Home Official News Releases Drake Athletics to lead coaches’ portion of state STEM initiative

Drake Athletics to lead coaches’ portion of state STEM initiative

Sandy Hatfield Clubb, director of athletics at Drake University, announces the Coaches’ Mentoring Challenge as part of a state initiative to engage young women in STEM disciplines.

The head coach of Drake University women’s basketball team will help lead a new program that challenges the state of Iowa’s basketball coaches to mentor young women in STEM (science, technology, engineering, and mathematics) disciplines.

Jennie Barancyzk will be the official spokesperson for Iowa’s “Coaches’ Mentoring Challenge,” through which coaches will reach out to their university, college, or high school campus networks to develop mentors for girls and women interested in STEM.

Iowa State University, University of Iowa, and University of Northern Iowa will join in the challenge alongside Drake, whose leaders pledged to generate 100 mentors over the next four years. Sandy Hatfield Clubb, athletic director at Drake University, announced the new program at a state press conference today that focused on a broader state initiative to engage young women in STEM disciplines.

At the press conference, Iowa Lt. Gov. Kim Reynolds announced Iowa’s adoption of a national public-private model that will prepare thousands of mentors who can work to inspire interest in STEM disciplines. The first statewide model of its kind, Million Women Mentors (MWM)-Iowa, targets 5,000 female and male mentors from all 99 Iowa counties in the next four years. Other participants in the announcement included STEMconnector CEO Edie Fraser, Iowa Association of Business and Industry President Mike Ralston, and Jana Rieker, Bankers Trust vice president of sales and marketing.

“Launching MWM-Iowa is another component of our statewide-strategy to attract individuals to STEM careers. In particular, I believe mentors can guide, encourage, and open doors for girls and young women to be fully equipped for the great jobs of tomorrow in STEM-related careers.

“In the United States, STEM is a driving force behind economic growth, stability, and educational success. That’s why, we’re creating an environment in Iowa that prepares all of our students with the necessary skills to compete in an global knowledge-based economy,” stated Reynolds.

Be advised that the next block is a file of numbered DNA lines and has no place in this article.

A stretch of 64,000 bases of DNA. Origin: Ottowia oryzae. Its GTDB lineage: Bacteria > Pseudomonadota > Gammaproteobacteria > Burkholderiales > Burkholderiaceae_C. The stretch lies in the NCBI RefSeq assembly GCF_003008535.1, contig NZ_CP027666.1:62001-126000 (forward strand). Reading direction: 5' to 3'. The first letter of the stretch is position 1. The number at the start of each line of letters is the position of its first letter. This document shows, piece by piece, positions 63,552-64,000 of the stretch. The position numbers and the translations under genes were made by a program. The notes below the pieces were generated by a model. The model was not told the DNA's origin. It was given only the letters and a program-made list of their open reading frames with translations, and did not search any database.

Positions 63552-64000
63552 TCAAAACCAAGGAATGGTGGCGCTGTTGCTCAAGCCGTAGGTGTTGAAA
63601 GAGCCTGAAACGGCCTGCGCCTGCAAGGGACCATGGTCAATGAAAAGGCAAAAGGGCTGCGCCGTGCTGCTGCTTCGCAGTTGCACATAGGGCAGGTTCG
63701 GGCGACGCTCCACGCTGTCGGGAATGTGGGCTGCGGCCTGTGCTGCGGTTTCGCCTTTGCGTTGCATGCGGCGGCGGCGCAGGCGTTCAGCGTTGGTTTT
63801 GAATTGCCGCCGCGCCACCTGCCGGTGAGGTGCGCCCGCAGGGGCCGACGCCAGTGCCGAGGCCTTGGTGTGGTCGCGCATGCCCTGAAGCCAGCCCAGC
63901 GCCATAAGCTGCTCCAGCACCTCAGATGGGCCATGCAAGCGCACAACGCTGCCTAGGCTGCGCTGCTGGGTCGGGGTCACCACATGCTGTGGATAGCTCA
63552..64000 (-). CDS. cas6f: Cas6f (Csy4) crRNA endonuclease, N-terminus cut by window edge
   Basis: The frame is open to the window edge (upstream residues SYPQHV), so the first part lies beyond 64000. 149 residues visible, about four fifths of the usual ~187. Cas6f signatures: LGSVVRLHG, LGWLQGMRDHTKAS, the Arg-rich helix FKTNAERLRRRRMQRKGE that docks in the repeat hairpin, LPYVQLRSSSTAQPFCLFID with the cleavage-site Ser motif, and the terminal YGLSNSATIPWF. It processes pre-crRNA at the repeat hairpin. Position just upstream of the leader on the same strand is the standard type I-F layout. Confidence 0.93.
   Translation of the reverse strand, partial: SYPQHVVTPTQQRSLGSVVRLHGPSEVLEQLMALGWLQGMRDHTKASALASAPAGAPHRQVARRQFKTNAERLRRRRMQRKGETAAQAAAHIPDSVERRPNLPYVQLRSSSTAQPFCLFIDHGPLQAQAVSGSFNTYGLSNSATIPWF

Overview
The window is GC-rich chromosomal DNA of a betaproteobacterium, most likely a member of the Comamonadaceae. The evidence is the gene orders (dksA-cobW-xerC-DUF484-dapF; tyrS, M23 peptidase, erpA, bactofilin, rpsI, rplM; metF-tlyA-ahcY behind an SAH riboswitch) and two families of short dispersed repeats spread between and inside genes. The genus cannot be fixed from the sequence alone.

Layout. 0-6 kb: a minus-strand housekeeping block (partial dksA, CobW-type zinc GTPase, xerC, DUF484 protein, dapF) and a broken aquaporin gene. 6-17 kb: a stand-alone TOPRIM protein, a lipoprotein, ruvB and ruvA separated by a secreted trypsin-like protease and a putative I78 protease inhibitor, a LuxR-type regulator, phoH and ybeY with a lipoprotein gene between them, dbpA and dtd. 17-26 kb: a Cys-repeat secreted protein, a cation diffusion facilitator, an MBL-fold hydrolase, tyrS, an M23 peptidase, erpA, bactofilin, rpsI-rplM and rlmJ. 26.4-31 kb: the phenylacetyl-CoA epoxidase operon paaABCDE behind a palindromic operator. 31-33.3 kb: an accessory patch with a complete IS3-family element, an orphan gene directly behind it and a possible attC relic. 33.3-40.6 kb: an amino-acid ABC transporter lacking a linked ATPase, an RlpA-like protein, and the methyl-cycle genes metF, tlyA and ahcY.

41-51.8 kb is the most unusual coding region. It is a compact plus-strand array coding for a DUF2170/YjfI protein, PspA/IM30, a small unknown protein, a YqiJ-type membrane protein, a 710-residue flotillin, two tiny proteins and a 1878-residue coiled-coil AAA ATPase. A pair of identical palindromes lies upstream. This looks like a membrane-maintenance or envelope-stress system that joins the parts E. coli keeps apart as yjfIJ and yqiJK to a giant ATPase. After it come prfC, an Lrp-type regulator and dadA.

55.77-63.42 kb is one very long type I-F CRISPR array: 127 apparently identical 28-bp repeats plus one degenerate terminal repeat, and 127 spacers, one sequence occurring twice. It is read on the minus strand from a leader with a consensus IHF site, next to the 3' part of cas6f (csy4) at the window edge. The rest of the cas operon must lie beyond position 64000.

Additional announcements made by Lt. Gov. Reynolds at the news conference included: naming Ralston and Rieker as MWM-Iowa co-chairs and recognizing 12 other individuals as members of the MWM-Iowa Executive Council.

Rieker emphasized the quality opportunities that await Iowa girls and young women in STEM fields. “In the past 10 years, growth in STEM jobs has been three times greater than non-STEM jobs. Also, women with STEM jobs earn 33 percent more than females in non-STEM jobs.”

“We know 80 percent of the fastest growing occupations in the United States depend upon mastery of mathematics and scientific knowledge and skills. Being able to secure 5,000 female and male mentors in Iowa to urge young girls and women to consider STEM fields is a huge step forward in increasing awareness and generating excitement,” said Rieker.

The Coaches’ Mentoring Challenge led by Drake University will officially kick off with the start of the NCAA Division I women’s basketball season in November.

“I’m pleased that Drake Athletics is leading the charge in this first-ever challenge for girls and women interested in STEM,” Hatfield Clubb said. “Coach Baranczyk will make a personal invitation to all university college and high school coaches across the state to join her and her colleagues in this initiative.”

The initiative dovetails with a transformative model for Division I athletics at Drake University that prioritizes athletics as an intentional, co-curricular part of the student learning experience. The project also aligns with a broader STEM initiative at Drake University, which the state has designated a South Central Iowa STEM Hub. Drake’s vision for STEM education—with an ‘E’ for ‘education’ rather than engineering—at the University includes an interdisciplinary approach that places future scientists and educators together in a collaborative, synergistic learning environment that will fulfill students’ personal aspirations and society’s needs for a competitive workforce.